Sunday, August 14, 2016

Aurora Montrealis

Aurora Montrealis / Monique Proulx; translated from the French by Matt Cohen.
Vancouver: Douglas & McIntyre, c1997.
240 p.

I've really enjoyed many of Proulx's works before; her Wildlives was a top read of 2012 for me. So I was eager to read this collection of very short stories, all showing a different facet of the great city of Montreal.

And I did enjoy it, overall, though there were some flaws that kept it from reaching the level of a favourite read. Proulx takes many different perspectives in this book -- from young people to older, all classes, male and female;  there's one story from the perspective of a middle-aged black man, followed by one narrated by a young Native character. Neither of these worked for me. They made me uncomfortable reading them somehow. I'm glad she was thinking of diversity in her presentation, but I just didn't feel convinced by the characters, and thought perhaps they didn't ring as true as some of the others.

There were also a couple of stories in which Quebec separatism was a strong theme. It shows the core beliefs and attitudes of the "yes" side, which is important, I think. But there was a noticeable lack of  characters from English Montreal as the teller of a story, despite the wide variety of angles for the stories. I'd have liked to see even one, as Anglos are also a vital Montreal community. But then I suppose English writers can take that on.

Anyhow, there were a lot of her regular themes woven into this collection, which I enjoyed seeing again, and her writing is always interesting. I also liked that many of the stories were very brief, allowing just a glimpse into a life, as if you are just passing by this person and will only ever get a peek into their thoughts. It allowed me to pick up and put down this book in between other reading and still feel like I was following along nicely. I think this is a clever way to approach a big city made up mainly of small neighbourhoods.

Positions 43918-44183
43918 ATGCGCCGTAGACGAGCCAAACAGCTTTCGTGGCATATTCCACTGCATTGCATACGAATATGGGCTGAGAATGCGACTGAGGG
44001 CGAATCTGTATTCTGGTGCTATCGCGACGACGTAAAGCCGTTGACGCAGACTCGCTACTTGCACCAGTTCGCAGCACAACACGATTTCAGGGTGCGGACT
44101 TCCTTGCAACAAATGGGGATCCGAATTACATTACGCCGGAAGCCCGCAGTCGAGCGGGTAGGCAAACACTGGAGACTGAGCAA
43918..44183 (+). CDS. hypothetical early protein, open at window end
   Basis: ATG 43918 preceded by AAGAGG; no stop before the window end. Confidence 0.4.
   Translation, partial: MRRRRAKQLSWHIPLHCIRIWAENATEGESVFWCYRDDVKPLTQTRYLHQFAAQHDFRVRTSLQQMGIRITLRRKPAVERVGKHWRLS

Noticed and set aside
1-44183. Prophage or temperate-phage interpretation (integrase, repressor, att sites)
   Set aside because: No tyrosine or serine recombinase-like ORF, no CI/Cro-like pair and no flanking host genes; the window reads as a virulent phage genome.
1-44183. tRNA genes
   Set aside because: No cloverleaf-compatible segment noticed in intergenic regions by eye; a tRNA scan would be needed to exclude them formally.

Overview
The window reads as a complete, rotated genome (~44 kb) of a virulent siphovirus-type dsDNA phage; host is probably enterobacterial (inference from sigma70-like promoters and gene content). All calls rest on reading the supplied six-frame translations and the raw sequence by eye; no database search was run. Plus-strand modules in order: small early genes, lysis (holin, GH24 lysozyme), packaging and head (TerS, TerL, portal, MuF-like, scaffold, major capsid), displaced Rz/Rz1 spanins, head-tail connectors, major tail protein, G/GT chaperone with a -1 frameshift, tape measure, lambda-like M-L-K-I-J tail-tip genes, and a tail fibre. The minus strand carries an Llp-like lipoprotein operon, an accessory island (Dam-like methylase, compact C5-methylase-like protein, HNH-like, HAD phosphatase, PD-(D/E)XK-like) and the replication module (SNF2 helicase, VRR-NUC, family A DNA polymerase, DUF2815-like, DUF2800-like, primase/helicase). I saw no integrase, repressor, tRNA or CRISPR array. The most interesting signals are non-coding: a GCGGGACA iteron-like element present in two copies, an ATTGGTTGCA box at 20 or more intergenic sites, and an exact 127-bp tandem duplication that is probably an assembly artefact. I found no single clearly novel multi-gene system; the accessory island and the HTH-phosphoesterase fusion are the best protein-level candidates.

If you like short stories, give this one a try. I'd recommend her novels as a first experience of her writing, though; Wildlives (which I've mentioned) or The Heart Is an Involuntary Muscle, the two I've read so far, were both a little more engaging than this collection.

7 comments:

  1. I hadn't registered this volume of hers before. And how interesting that Matt Cohen translated it. I've read and loved The Heart is an Involuntary Muscle (so delightfully bookish) and I keep meaning to read more, but you know how it goes....

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    1. Yes, I was surprised to see him as translator. I've only read her later novels which I think are better, but I was still glad to have finally read this off my shelves.

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  2. I'll have to check this author out...just not her short stories (mostly because I'm not a huge fan of short stories). Hey, have you ever read Asylum by Jeannette de Beauvoir? It's set in Montreal, too, and I think I almost liked it more for the setting than for the mystery, with all the little history and details of Quebec and Montreal that was interspersed with the plot.

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  3. Yes, her novels were more engaging, I thought -- especially Wildlives with its Harry Potter connection :)

    I have read Asylum, which I thought was entertaining enough, but I was put off by the errors like calling the prime minister the premier of Canada...copyediting needed ;) I do like the way that John McFetridge's Montreal mysteries really contain those small details of Montreal history as well.

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    1. I'll have to read some of his mysteries. :) Thanks.

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  4. Are these stories more akin to flash fiction as opposed to full stories? Sometimes, when there are too many very short stories in a collection, I find it's terribly difficult to remember many of them! --grabthelapels.com

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    1. I wouldn't call these flash fiction -- but there are some awfully short ones that aren't all that memorable. No one pagers though.

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